U.S. Considers Adding Statistics On 'Multiracial'
Susan R. Graham says one of her proudest moments came four years ago when her daughter, Megan, registered for kindergarten.
Beyond the questions about immunization records, emergency phone numbers, and date of birth were the boxes on race: Please check one. It was a deceptively simple question.
Megan's mother is white and her father is black, so she checked the box that before the 1992-93 school year didn't exist in Fulton County, Ga.: "multiracial."
"She said to me, 'Mommy, there's my box,'" recalls Ms. Graham, who was instrumental in getting that box on public school forms in her county and, eventually, the state of Georgia.
For statistical purposes, the United States generally divides its residents into five categories: American Indian or Alaskan Native, Asian or Pacific Islander, black, white, and Hispanic.
But people like Ms. Graham say those classifications aren't enough to account for the vast racial and ethnic diversity in a nation of 265 million people. They want the federal government to broaden its designations as Georgia and other states have done, to ensure that multiracial children and adults are officially recognized on school, employment, and medical forms that require identification by race or ethnicity.
The federal government is considering some changes in the way it keeps track of people. By the fall, the White House Office of Management and Budget is expected to decide whether to change its system, which was adopted in 1977 and has since been copied by many local and state governments.
Though the implications for schools remain largely unexplored, any changes could affect such areas as desegregation and multicultural education, among others.
The sensitive topic has renewed a larger debate over the role of race in a society that, fueled by immigration and interracial marriages, is growing only more diverse and complex. It comes at a time when affirmative action and race-based preferences are under attack. Last week, in response to a recent speech by President Clinton on race relations, House Speaker Newt Gingrich, R-Ga., suggested adding a multiracial category as a first step toward breaking down racial division. ("Clinton's Call for Racial Harmony Sparks Debate on Education Policy," in This Week's News.)
Ms. Graham, a Roswell, Ga., mother of two, is the president of Project RACE, or Reclassify All Children Equally. The group is part of a growing movement that says traditional racial-classification schemes are outdated, inaccurate, and unfairly force individuals to choose only one part of their heritage.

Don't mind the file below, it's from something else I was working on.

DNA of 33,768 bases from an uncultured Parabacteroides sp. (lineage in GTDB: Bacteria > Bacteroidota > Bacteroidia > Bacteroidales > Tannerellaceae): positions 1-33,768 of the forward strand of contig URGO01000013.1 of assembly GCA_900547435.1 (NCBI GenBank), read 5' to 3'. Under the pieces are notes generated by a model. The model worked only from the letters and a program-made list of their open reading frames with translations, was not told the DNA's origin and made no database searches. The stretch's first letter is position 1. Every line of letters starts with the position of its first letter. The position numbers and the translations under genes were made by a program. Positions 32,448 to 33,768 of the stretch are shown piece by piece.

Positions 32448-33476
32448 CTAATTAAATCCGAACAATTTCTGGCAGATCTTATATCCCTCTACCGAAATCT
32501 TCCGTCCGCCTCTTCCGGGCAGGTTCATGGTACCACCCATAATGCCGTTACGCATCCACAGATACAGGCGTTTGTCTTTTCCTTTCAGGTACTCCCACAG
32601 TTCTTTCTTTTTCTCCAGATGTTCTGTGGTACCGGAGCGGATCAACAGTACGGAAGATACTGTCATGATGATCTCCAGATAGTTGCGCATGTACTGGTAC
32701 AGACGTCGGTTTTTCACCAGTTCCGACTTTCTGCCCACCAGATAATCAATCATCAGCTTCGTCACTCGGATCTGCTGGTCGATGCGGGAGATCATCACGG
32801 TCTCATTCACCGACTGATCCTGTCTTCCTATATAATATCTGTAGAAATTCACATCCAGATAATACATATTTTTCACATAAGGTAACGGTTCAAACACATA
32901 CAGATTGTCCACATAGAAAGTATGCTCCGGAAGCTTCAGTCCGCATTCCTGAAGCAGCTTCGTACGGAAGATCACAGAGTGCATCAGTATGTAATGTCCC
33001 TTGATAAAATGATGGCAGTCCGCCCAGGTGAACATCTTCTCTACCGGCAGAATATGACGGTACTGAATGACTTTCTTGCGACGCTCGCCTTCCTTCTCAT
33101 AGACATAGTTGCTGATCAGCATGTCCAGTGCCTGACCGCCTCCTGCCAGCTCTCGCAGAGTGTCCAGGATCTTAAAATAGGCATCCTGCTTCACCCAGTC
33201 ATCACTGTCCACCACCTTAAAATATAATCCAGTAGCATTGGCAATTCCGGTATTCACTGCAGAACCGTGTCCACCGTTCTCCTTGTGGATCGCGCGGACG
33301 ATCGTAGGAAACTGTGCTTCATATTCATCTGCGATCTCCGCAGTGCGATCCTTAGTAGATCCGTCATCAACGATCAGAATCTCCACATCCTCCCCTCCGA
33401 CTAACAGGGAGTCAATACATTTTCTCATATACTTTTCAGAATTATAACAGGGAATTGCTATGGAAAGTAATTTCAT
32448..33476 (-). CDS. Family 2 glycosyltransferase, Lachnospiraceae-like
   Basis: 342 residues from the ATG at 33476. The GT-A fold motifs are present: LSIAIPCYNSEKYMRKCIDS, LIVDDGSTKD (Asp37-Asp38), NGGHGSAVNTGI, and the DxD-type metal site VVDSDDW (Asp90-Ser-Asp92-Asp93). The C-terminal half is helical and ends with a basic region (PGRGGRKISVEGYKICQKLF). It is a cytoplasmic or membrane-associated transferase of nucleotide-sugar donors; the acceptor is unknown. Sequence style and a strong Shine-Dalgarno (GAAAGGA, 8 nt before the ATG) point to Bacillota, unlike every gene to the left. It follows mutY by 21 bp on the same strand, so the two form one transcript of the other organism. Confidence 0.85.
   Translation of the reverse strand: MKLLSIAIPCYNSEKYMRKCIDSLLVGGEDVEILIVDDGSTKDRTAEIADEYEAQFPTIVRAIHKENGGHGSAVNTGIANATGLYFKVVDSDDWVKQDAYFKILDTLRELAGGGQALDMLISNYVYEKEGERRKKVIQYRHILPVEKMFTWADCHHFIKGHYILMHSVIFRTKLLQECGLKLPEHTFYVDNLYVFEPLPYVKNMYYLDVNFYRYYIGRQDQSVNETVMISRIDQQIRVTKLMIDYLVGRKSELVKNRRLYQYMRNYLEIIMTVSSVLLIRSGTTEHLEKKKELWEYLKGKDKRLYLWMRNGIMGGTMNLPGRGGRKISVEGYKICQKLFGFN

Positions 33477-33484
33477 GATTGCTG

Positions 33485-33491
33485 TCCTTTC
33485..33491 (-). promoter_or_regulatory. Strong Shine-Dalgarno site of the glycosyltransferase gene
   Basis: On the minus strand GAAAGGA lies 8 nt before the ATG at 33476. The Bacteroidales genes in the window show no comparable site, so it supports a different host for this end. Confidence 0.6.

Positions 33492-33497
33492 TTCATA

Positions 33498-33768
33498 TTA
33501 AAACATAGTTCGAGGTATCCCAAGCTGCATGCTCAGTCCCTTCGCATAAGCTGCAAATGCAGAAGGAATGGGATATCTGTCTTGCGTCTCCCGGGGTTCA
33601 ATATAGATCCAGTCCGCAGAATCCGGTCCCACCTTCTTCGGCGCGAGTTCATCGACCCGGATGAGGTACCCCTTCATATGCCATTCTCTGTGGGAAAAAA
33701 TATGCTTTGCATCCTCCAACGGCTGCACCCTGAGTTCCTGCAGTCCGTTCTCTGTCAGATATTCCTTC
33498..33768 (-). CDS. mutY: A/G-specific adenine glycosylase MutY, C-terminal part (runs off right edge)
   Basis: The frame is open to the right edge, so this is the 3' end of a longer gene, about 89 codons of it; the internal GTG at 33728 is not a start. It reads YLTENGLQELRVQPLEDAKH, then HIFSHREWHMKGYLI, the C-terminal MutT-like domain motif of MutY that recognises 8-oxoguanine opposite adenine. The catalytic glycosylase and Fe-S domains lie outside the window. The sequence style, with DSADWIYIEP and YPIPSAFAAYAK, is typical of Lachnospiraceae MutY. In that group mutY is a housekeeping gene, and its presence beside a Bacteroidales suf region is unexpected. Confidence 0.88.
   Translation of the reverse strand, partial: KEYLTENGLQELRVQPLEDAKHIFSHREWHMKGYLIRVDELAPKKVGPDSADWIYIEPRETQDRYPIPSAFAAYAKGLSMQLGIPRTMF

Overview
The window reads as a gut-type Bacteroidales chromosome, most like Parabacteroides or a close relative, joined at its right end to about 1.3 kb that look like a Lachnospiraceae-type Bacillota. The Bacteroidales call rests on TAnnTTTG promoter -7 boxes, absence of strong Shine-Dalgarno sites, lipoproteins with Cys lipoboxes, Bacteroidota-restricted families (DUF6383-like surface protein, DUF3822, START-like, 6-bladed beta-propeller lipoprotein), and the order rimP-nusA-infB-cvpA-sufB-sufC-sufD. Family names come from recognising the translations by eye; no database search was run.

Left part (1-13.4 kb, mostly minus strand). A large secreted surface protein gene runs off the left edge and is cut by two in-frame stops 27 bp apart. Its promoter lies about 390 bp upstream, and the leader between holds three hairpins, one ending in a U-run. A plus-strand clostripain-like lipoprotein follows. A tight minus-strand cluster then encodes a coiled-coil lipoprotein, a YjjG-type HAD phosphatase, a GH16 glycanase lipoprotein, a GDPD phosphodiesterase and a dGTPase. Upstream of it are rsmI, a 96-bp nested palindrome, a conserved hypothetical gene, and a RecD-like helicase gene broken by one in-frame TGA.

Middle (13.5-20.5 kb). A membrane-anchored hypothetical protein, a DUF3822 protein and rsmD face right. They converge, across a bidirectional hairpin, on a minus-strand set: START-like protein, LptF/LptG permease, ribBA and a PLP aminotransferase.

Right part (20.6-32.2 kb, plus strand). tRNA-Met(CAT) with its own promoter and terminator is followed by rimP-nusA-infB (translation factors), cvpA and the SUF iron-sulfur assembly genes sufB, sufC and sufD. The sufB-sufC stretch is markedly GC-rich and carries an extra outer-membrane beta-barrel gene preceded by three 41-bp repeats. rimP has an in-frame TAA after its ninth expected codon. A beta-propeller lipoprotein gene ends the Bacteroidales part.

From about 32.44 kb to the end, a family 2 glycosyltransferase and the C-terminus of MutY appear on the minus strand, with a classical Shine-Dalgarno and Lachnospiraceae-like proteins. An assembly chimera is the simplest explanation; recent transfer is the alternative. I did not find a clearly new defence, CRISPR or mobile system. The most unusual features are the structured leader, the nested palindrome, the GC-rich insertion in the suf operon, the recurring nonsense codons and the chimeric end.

"Right now, multiracial people are invisible," Ms. Graham said. "And that's not acceptable."
While the 1977 federal standards were created to govern the collection and reporting of data, over time they have taken on much broader significance. The designations are used in enforcing civil rights laws, apportioning voting districts, collecting and reporting school enrollment statistics, and gathering information for the decennial census, among other purposes.
"At the time, there was no idea that [the classification system] would have the political and social impact it ended up having," said Edith K. McArthur, a demographer with the U.S. Department of Education's National Center for Education Statistics who serves on an OMB advisory panel.
While the federal categories make for tidier statistical work, critics say they are so oversimplified as to be almost meaningless.
More than 9.8 million people marked their race as "other" on the 1990 U.S. Census.
The same census counted 2 million children with parents of different races. In 1970, that figure was less than 500,000.
Critics also charge that elements of the current system derive from an inherently racist and antiquated theory rooted in slavery: the "one-drop rule." That rule means that anyone with an African-American ancestor is considered black.
While the changes under discussion include breaking down the existing categories into smaller, more specific groups--and even doing away with racial categories altogether--the debate has largely focused on the adoption of a multiracial category.
Challenges for Schools
School is often the place where parents first face official questions about their children's racial identity. Schools collect racial and ethnic data to look at student achievement, dropout rates, discipline, and other indicators. Some use the information to achieve racial balance in schools. Many collect it because they must report the information to the state and federal governments.
The Department of Education's office for civil rights, for example, uses such data to enforce civil rights laws, investigate complaints, and track school trends. The NCES uses such data for its reports and research.
Though any changes in the federal categories could make it more difficult to track historical trends, Ms. McArthur of the NCES said, the task would not be impossible. OCR officials declined comment on whether a multiracial category would complicate enforcement of civil rights laws, as some have suggested.
Some states, prodded by parents, have approved the use of a multiracial category on school forms. Florida, Georgia, Illinois, Indiana, Michigan, North Carolina, and Ohio have taken that step. But most of them report very small multiracial numbers statewide.